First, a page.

De Plantis libri XVI.


Verlag: Florence, Giorgio Marescotti, 1583, 1583
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Bibliografische Details

Titel: De Plantis libri XVI.

Verlag: Florence, Giorgio Marescotti, 1583

Erscheinungsdatum: 1583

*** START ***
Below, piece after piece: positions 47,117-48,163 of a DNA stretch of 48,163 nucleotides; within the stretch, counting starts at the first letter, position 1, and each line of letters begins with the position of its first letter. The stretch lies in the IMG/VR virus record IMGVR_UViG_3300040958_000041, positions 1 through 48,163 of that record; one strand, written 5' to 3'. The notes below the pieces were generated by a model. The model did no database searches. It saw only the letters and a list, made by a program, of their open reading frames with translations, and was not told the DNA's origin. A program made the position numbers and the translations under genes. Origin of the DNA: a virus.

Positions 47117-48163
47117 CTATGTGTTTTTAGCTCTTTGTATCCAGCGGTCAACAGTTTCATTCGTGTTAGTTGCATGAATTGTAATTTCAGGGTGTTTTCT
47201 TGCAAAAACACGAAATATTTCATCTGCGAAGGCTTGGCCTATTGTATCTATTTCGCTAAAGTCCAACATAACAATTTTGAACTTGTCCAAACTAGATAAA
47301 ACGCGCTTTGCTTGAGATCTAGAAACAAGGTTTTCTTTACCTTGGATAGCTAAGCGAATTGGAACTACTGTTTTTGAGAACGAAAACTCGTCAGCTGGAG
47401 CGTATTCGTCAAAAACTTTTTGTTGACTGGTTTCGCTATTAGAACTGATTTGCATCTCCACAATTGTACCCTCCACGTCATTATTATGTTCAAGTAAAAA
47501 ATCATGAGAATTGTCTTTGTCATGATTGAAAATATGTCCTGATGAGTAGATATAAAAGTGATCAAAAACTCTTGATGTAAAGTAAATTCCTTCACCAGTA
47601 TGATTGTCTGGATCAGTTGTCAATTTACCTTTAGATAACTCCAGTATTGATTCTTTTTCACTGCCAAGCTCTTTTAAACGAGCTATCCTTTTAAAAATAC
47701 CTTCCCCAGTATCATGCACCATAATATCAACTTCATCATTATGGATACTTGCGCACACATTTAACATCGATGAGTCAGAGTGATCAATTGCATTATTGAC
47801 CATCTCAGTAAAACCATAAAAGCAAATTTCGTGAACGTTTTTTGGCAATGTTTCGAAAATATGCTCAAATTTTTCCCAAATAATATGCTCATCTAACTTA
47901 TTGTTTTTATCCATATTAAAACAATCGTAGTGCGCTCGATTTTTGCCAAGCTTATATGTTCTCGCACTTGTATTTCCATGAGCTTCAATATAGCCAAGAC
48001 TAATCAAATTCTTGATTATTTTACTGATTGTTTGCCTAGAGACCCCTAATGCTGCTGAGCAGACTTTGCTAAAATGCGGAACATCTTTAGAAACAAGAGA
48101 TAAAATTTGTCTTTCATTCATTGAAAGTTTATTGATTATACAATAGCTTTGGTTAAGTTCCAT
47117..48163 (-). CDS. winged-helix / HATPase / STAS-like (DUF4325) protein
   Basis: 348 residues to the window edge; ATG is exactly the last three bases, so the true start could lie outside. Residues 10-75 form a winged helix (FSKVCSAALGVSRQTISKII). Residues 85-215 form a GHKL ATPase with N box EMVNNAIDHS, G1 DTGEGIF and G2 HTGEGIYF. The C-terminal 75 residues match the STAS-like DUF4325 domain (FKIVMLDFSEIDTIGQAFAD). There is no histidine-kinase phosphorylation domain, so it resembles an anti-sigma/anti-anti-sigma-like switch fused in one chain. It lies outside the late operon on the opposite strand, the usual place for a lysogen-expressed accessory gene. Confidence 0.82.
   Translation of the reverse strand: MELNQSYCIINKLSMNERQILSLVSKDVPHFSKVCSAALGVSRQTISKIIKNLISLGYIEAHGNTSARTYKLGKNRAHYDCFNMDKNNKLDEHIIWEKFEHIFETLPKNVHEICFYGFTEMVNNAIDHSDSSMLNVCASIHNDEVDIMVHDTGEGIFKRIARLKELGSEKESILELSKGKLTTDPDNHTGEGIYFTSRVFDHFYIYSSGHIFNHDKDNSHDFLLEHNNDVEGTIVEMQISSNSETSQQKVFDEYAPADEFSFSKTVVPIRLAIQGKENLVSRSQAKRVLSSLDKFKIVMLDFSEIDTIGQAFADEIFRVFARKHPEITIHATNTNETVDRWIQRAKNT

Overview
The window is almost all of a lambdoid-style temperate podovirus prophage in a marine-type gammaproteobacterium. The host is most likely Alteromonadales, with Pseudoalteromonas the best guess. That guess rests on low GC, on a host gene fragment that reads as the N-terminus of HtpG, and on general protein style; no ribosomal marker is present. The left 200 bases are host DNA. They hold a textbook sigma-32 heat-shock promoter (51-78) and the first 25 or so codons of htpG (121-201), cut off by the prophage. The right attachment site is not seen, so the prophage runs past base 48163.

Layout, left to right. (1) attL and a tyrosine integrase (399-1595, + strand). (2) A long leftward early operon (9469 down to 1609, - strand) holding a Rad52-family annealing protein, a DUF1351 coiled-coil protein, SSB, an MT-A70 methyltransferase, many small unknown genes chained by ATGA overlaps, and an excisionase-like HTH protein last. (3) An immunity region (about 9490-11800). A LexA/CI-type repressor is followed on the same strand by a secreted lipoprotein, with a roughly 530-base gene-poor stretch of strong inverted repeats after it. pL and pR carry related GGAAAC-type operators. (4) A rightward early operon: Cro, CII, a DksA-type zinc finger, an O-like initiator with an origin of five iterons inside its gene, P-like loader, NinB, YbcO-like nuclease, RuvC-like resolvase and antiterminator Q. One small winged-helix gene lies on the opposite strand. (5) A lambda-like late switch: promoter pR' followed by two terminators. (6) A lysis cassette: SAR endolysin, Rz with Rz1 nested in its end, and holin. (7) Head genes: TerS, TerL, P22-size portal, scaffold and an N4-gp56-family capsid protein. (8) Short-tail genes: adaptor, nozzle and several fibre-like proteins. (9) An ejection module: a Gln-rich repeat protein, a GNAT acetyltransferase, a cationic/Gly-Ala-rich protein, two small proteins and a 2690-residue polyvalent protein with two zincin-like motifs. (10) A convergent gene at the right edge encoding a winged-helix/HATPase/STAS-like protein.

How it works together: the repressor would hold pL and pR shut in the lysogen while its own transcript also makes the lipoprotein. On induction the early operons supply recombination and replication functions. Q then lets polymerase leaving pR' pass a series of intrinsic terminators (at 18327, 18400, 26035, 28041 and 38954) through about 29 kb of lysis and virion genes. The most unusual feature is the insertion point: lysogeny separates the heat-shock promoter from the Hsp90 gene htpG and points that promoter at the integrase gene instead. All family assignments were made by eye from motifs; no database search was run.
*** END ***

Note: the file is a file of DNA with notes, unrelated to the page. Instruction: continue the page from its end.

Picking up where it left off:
4to (213 x 145 mm), pp [xl] 621 [11], with woodcut printer's device on title and colophon; prelims with some spotting, some occasional marginal spotting elsewhere, a very good copy in nineteenth-century marbled boards, rubbed, in a black morocco box. £60,000First edition, an important annotated copy, of the foundation text of scientific botany and the first articulation of the modern concept of species. This copy belonged to Joachim Camerarius the younger and has his extensive annotations throughout; subsequently, it belonged to two other prominent botanists (see below).This work is one of the most revolutionary texts of biology in the sixteenth century. 'With the knowledge of new fauna and flora coming into Europe from the New World and the East, and the creation of many new botanical gardens, the need was felt for a more scientific classification of plants. With Andreas Caesalpino a new era begins. He was professor of materia medica and director of the botanical garden at Pisa and later professor in Rome and physician to Pope Clement VIII. His book "On Plants" was the first attempt to classify plants in a systematic manner based on a comparative study of forms' (PMM).De plantis 'has the most unassuming title that ever adorned the initial page of a very great book; that could give no hint of its incalculable importance, or of its great destiny, as marking the beginning of the epoch of Systematic Botany' (Greene, Landmarks of botanical history II p 808).'Whereas other sixteenth-century botanists were content simply to compile vast haphazard catalogues of plants, Cesalpino was the first to devise a rational classification system based upon plant morphology, the principles of which he set forth in the first book of De plantis. He insisted that distinctions among species should be made only according to similarity or dissimilarity of forms, and that "accidental" attributes, such as medicinal use and habitat, must not be considered; in doing so, he elevated botany to the level of an independent science' (Norman catalogue).Cesalpino's 'ideas governed the development of botany in the 17th century and [his] influence extended into the 18th. He was perhaps the first great theorist in botany. The doctrine of metamorphosis, later expounded by Linnaeus and Goethe and through them leaving a heavy imprint on modern botany, was a part of Cesalpino's philosophy. He was the first to describe in accurate detail the parts of flowers, seeds and fruits, and based his analytic classification on these parts. He was perhaps the first to wrestle in print with the concept of species; and his solution, like those of many modern botanists, was based on the capacity of a group to reproduce its kind' (Introduction to the Hunt Catalogue of Botanical Books pp xxvii-xxviii, although not in the Hunt collection).Provenance: Joachim Camerarius jr (1534-1598), with signature on title (Joach. J.F. Camerario, i.e. Joachim son of Joachim [the elder] Camerarius) and extensive marginal annotations. Camerarius was a Nuremberg physician, botanist and horticulturist. He studied medicine at the University of Padua, and received his doctorate from Bologna in 1562. In Nuremberg, he developed a wide circle of botanical colleagues, corresponding with l'Écluse, Bauhin, Gesner, et al. He designed the botanic garden for the Bishop of Eichstadt, immortalised in Besler's Hortus Eystettensis (1612). He was the author of Hortus medicus et philosophicus (Frankfurt, 1598), and important editions of Mattioli's commentaries on Dioscorides. His marginal annotations and underlinings cover almost every page. The volume subsequently belonged to Georg Wolfgang Franz Panzer (1755-1829), a noted botanist and entomologist, according to a manuscript note by Martius on the front free endleaf. Martius' note, which also records the Camerarius provenance, goes on to state that the volume was purchased from the sale of his library by the great botanical explorer of Brazil, Carl Friedrich Philipp von. Buchnummer des Verkäufers 3229

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